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Old 10-26-2014, 09:47 AM   #1
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Bread with 7 hour rising time

I am declaring war on store bought breads! The Chinese people by and large only like sweet breads - a good loaf of sourdough or others is really hard to find. I would like to find a recipe that will let me prepare the dough in the evening - finishing at 10 pm or so, let me put it out to rise and then literally pop it into the oven around 5 a.m. the next morning - no additional kneading required. I am especially interested in heartier breads - not white breads. I once had a recipe for soy bread that was out of this world and had a consistency close to banana bread...pity I lost that recipe.

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Old 10-26-2014, 08:02 PM   #2
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No problem at all. Bread dough doesn't need kneading after rising, just punching down and folded a bit. You can always do the second rise in the refrigerator. The cold slows the action of yeast, and with sourdough type breads, the longer rising time deepens and sharpens the flavor. But any dough can do it. Seven hours is fine. Anything up to 12 is certainly fine. Over 24, and it may over rise and loss its ability to rise properly in the oven.

The only part of you plan that is a problem is the part about taking it out and popping it in the oven. It needs to come to room temperature all the way through. Otherwise, it won't bake evenly throughout.

I would: Let the dough rest for 20 minutes after it is mixed. You will see the difference. Let it rise the first time in the usual way at room temperature. Refrigerate. Take it out for about 45 minutes to let it warm up before going into the oven. No additional kneading needed.

So find any bread recipe you like. Now, if you want to reshape or divide the dough in the morning after it comes out of the refrigerator, you need to let it rise again in its final shape before baking.
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Old 10-26-2014, 10:45 PM   #3
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Quote:
Originally Posted by pengyou View Post
I am declaring war on store bought breads! The Chinese people by and large only like sweet breads - a good loaf of sourdough or others is really hard to find. I would like to find a recipe that will let me prepare the dough in the evening - finishing at 10 pm or so, let me put it out to rise and then literally pop it into the oven around 5 a.m. the next morning - no additional kneading required. I am especially interested in heartier breads - not white breads. I once had a recipe for soy bread that was out of this world and had a consistency close to banana bread...pity I lost that recipe.
Have you Googled "Soy Bread"? There are plenty of recipes out there!
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Old 10-26-2014, 11:06 PM   #4
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http://www.nytimes.com/2006/11/08/di...mrex.html?_r=0

I've made this, and I'm not a baker. You can use wheat, fiber, anything you want, the dough is very forgiving.
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Old 10-28-2014, 05:58 AM   #5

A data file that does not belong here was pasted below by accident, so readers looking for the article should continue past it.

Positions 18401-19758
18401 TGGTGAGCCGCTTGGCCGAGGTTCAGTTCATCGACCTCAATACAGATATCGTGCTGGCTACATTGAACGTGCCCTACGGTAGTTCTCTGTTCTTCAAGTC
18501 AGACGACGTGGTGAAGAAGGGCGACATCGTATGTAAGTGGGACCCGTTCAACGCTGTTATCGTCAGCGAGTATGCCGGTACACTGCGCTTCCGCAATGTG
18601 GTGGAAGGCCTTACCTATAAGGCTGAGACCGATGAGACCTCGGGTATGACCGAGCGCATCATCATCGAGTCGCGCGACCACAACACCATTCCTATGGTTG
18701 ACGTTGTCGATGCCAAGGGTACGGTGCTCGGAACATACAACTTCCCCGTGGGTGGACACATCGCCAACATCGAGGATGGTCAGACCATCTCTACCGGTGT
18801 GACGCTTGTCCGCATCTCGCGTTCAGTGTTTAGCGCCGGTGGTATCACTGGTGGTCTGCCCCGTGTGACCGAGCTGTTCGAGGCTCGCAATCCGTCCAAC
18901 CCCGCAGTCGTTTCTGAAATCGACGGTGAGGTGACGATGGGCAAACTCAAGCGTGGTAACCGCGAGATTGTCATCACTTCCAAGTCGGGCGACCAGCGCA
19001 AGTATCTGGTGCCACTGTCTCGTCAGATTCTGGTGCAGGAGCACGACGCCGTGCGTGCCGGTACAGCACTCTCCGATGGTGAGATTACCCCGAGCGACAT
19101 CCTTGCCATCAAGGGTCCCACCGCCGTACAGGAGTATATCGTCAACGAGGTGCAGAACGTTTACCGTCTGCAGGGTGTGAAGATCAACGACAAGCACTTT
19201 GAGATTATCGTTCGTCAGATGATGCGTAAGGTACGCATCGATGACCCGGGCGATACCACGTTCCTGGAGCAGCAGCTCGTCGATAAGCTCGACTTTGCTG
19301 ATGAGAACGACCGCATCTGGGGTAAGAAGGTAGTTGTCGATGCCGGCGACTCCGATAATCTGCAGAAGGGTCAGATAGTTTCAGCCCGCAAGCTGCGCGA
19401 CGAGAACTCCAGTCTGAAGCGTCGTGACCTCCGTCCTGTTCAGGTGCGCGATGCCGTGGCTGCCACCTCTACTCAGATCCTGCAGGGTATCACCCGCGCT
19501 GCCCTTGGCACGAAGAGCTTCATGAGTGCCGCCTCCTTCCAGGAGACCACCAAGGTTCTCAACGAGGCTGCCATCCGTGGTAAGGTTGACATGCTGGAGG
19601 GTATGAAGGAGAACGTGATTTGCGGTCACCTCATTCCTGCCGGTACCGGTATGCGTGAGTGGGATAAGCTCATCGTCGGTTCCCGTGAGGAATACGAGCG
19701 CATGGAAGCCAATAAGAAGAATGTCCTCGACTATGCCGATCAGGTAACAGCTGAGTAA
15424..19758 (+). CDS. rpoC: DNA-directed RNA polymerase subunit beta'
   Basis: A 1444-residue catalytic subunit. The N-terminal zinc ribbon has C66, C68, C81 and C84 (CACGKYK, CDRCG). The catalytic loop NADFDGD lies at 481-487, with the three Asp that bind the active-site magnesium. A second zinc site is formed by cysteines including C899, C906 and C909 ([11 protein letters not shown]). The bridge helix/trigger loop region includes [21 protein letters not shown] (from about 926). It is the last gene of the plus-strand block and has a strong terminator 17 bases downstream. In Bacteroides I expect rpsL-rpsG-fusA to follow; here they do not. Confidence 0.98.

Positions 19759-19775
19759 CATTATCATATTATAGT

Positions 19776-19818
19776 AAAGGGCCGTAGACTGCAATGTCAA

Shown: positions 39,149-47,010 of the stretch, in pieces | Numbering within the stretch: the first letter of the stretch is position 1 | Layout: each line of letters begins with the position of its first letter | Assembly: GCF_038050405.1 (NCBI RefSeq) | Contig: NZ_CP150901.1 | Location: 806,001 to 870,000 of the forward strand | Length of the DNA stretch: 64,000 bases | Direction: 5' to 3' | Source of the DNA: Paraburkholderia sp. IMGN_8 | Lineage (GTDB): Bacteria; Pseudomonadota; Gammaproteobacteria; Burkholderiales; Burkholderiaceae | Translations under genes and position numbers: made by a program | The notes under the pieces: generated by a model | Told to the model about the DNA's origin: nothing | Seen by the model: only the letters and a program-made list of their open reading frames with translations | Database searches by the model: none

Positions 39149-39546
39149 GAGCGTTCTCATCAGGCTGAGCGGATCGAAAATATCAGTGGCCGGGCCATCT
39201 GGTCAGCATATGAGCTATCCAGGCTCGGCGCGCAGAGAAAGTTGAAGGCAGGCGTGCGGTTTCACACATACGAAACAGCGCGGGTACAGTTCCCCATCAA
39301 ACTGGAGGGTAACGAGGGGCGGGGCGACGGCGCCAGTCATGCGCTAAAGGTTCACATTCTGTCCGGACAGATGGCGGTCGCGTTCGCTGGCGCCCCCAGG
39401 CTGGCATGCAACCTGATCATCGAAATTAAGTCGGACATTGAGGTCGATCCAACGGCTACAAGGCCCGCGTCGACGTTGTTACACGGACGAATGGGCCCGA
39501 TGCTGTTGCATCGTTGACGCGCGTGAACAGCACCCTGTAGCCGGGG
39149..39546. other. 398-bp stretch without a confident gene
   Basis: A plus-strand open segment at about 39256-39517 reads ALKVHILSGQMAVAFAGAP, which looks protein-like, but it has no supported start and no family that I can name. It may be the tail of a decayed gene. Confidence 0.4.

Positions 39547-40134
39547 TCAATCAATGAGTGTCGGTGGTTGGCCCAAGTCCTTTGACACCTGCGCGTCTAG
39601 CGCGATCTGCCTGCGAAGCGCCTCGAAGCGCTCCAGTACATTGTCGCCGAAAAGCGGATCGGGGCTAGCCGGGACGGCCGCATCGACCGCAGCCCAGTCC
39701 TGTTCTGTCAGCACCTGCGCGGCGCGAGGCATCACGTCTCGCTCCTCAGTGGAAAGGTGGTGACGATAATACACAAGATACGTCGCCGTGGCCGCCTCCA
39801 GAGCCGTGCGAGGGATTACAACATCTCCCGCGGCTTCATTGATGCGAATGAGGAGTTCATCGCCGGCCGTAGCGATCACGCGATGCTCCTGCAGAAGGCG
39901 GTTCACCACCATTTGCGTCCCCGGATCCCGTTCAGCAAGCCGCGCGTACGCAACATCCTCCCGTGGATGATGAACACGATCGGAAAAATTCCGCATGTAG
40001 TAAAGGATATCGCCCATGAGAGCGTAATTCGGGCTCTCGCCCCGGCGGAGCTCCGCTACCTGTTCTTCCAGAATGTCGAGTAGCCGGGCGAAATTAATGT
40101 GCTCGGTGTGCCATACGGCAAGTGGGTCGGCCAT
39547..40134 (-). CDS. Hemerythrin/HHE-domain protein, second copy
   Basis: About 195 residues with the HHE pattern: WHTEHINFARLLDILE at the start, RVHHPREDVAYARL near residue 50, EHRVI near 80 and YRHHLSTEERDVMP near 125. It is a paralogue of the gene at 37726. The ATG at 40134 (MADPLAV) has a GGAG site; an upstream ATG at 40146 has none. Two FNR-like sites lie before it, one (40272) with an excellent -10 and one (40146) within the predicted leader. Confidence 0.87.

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Quote:
Originally Posted by pengyou View Post
I am declaring war on store bought breads! The Chinese people by and large only like sweet breads - a good loaf of sourdough or others is really hard to find. I would like to find a recipe that will let me prepare the dough in the evening - finishing at 10 pm or so, let me put it out to rise and then literally pop it into the oven around 5 a.m. the next morning - no additional kneading required. I am especially interested in heartier breads - not white breads. I once had a recipe for soy bread that was out of this world and had a consistency close to banana bread...pity I lost that recipe.
There is an old-fashioned method of putting bread to rise slowly which I read in Elizabeth David's bread book (as much an historical source as the definitive book on making bread) called peggy tub or dolly tub bread after the washing tub that was used for the rising. Basically, you wrap your dough in a cloth, submerge it in a bowl of cold water and go about your business for the morning or even the whole day. When you return the bundle of dough has risen to the top of the bowl. You retrieve the dough, unwrap it and knock it back and shape and bake it in the normal way.

I haven't done this but when I read it I asked my grandmother if she knew the method. She said her mother had taught it to her and it was very useful in warm weather as the dough wouldn't over-ferment and spoil as it would if left for a long time in too warm an environment. I wondered if the dough stuck to the cloth or the dough was soggy but she said not. She also said they used to mix the dough last thing at night and put it in the tub ready to finish the next morning.

It would have an advantage over the 'fridge method in that you wouldn't have to wait for the dough to come to room temperature. To be honest, while it's useful, I don't find rising in the 'fridge makes the best bread.

Which reminds me, if I don't get moving, there'll be no bread for my "packing up" (sandwich lunch to take to the stables) tomorrow. I've got some Wessex Mill six seed bread flour to try out. (Not "King Arthur" brand but it has a picture of him on the bag as it's milled in Wantage where King A was born.)
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